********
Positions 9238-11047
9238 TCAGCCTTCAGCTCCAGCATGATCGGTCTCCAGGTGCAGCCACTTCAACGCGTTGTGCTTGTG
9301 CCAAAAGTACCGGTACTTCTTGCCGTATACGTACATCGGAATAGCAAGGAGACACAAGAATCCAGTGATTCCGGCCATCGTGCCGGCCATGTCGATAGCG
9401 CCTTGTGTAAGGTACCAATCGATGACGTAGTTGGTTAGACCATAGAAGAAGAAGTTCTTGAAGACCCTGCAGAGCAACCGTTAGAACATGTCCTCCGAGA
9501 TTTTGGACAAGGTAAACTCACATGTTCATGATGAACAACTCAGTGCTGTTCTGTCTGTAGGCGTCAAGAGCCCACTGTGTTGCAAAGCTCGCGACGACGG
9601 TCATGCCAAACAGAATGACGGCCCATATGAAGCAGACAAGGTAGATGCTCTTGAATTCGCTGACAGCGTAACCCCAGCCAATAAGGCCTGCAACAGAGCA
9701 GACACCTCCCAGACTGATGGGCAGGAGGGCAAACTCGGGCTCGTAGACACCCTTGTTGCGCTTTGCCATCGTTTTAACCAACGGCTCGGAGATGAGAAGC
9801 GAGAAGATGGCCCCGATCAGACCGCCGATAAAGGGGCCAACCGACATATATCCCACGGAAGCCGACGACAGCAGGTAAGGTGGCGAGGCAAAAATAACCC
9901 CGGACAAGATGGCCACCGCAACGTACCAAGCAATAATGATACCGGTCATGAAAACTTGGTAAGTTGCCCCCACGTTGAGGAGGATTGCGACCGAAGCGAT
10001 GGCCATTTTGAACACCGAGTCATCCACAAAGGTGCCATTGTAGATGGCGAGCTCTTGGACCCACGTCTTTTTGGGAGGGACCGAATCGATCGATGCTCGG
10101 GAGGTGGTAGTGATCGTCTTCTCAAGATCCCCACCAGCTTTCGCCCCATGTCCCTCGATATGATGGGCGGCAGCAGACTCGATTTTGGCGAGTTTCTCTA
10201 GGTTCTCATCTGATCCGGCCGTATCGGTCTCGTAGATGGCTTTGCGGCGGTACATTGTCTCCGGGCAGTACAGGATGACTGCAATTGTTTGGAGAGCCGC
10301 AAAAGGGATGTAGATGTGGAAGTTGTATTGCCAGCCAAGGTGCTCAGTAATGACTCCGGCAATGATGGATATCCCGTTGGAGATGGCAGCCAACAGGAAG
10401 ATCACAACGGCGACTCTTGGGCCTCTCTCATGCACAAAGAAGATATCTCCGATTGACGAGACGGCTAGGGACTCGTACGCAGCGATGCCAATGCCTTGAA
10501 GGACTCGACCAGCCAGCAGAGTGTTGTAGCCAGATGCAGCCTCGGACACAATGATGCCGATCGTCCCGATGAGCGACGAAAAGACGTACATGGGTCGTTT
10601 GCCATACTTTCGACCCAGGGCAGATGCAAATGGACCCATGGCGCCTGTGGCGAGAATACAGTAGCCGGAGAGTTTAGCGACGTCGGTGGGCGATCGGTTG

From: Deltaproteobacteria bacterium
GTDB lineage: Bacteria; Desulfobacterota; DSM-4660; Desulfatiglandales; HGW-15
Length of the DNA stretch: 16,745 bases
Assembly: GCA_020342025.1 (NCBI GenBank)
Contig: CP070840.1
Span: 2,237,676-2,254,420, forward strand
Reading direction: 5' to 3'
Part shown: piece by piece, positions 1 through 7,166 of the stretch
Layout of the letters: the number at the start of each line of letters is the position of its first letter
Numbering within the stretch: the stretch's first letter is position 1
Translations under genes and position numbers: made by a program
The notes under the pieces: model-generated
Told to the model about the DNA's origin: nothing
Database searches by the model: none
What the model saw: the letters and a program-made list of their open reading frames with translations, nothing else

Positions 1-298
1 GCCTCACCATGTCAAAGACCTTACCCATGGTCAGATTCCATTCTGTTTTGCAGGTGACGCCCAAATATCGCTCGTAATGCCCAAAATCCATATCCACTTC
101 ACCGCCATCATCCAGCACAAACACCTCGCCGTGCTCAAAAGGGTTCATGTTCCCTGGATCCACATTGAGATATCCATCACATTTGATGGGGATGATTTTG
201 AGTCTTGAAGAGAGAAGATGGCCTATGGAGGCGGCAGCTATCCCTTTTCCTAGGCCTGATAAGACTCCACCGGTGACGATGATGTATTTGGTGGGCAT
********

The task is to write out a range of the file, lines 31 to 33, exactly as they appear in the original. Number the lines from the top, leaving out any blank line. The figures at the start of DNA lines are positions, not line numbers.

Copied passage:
What the model saw: the letters and a program-made list of their open reading frames with translations, nothing else

Positions 1-298
1 GCCTCACCATGTCAAAGACCTTACCCATGGTCAGATTCCATTCTGTTTTGCAGGTGACGCCCAAATATCGCTCGTAATGCCCAAAATCCATATCCACTTC